Finland ports, already suffering from container traffic declines, are set to get hit with another blow when they shut down Sept. 18 as part of a protest by the country's three big trade union federations against the government's labor reform program.
Work is expected to halt beginning at 8:00 a.m. local time, with day-long demonstrations set to start at 11:00 a.m. Transport Workers Union (ATK) head Marko Piirainen told state broadcaster YLE that the country will "virtually come to a standstill.” The ATK represents 50,000 road and port employees, according to YLE.
Unions are seeking to protect entitlements to paid holidays, overtime pay and sick leave. Finland is now in its 5th year of economic stagnation, with unemployment up to 12 percent. The country suffers from reduced demand for its traditional exports such as pulp and paper, mobile phones and machinery.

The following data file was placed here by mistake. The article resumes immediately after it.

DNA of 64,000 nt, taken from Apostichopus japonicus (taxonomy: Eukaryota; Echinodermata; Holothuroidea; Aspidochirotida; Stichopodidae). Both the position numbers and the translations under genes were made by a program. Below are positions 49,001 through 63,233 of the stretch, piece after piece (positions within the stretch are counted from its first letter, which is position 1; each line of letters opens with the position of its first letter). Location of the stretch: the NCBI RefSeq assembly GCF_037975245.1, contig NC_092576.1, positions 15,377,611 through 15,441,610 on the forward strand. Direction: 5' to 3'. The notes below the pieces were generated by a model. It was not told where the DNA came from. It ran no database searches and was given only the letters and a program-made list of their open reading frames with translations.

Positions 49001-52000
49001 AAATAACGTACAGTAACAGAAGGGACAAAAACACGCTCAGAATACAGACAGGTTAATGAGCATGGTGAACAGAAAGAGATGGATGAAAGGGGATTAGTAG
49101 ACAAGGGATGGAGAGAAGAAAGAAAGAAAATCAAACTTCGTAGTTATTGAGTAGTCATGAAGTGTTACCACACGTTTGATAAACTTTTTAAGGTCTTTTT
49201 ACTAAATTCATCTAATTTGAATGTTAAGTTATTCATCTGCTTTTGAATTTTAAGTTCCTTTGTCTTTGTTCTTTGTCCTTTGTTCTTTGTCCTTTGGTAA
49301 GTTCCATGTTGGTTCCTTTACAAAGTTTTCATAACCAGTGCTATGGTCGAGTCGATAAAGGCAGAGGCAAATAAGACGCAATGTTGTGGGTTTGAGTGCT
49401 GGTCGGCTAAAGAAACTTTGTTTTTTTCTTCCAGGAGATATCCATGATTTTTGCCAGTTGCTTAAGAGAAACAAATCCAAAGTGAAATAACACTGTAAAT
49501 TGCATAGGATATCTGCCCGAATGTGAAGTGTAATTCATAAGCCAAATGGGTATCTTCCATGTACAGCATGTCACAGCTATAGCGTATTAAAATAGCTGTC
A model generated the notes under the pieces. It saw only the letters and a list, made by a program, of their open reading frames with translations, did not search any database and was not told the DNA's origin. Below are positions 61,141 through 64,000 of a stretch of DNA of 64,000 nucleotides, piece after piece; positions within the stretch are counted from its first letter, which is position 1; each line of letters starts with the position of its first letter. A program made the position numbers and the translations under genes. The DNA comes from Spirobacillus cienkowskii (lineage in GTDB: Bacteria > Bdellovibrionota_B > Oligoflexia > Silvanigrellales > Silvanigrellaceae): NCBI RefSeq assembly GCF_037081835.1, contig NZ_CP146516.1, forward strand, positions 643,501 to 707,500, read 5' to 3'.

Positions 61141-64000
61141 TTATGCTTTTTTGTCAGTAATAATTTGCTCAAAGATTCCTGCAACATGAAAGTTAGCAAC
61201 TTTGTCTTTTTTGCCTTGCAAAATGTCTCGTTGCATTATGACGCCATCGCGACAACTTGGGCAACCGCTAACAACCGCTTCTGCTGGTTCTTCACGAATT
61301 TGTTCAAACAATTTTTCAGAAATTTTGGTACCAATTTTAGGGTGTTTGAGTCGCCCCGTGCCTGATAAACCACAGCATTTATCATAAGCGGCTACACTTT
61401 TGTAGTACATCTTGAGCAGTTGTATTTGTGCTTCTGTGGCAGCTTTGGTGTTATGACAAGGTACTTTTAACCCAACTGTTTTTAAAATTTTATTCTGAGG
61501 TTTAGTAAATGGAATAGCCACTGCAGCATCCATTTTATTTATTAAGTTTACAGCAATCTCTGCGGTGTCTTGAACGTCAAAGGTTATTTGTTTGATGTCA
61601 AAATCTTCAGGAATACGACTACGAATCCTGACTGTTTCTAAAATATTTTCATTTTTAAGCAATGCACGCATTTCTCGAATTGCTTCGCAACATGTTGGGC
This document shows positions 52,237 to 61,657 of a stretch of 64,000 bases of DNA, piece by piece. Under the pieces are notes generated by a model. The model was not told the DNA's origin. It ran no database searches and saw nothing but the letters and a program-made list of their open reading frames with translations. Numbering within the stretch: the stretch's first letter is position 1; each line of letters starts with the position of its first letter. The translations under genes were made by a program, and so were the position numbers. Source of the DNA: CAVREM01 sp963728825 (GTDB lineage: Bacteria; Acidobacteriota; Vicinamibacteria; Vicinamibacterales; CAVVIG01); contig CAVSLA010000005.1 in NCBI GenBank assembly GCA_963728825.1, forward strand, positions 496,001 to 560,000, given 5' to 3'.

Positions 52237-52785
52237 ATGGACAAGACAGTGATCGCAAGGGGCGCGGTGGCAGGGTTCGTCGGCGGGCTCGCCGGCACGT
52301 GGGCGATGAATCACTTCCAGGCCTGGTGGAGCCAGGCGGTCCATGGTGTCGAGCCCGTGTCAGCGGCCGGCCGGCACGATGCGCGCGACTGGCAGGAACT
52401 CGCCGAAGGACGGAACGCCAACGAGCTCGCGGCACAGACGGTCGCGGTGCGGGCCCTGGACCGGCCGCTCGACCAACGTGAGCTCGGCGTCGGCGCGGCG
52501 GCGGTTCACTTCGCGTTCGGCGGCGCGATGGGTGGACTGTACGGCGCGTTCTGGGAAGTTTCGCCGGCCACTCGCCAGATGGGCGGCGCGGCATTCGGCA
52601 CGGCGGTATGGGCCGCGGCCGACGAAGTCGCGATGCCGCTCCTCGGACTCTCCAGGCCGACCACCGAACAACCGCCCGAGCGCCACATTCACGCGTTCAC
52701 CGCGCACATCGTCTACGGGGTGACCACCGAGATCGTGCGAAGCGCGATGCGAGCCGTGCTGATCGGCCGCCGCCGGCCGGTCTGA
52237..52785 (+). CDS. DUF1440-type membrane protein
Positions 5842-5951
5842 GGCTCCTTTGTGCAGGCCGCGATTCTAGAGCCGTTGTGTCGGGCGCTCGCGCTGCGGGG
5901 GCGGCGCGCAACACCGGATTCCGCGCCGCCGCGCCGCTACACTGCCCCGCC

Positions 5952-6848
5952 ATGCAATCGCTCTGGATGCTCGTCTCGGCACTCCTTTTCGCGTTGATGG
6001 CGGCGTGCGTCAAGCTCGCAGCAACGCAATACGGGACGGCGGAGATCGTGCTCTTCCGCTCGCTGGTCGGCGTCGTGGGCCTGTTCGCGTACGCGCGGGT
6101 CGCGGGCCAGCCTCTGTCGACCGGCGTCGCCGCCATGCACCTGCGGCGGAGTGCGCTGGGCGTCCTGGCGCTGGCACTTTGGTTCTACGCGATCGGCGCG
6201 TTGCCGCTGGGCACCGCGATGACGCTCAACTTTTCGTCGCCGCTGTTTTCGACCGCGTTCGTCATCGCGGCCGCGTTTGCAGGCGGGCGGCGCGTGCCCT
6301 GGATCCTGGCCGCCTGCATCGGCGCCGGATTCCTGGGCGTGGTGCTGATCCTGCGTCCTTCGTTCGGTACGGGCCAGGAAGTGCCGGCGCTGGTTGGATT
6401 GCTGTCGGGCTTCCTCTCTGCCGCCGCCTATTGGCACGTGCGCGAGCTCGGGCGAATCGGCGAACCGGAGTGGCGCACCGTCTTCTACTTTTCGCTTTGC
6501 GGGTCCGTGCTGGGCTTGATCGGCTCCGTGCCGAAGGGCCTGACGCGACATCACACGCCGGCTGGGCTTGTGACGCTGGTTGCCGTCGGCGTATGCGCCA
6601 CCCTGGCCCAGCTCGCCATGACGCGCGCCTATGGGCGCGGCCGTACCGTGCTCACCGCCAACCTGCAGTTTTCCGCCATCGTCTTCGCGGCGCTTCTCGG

European Union sanctions against Russia have also squeezed Finnish companies and ports.
A 34.5 percent plunge in Russian container traffic pulled total volume though Kotka in August down 5 percent year-over-year. As a result, Stevedoring company Steveco is expected to announce Monday that it might lay off all of its 700 workers at Kotka port, according to YL
Baltic ports like Kotka’s reliance on Russian transshipment is reflected in the fact that in Finland’s neighboring Baltic states, containers bound for Russia made up 80 percent of Tallinn, Estonia’s total containerized trade, 65 percent of Klaipeda, Lithuania’s and 60 percent of Riga, Latvia’s.
A version of this story originally appeared on IHS Maritime 360, a sister product of JOC.com within IHS.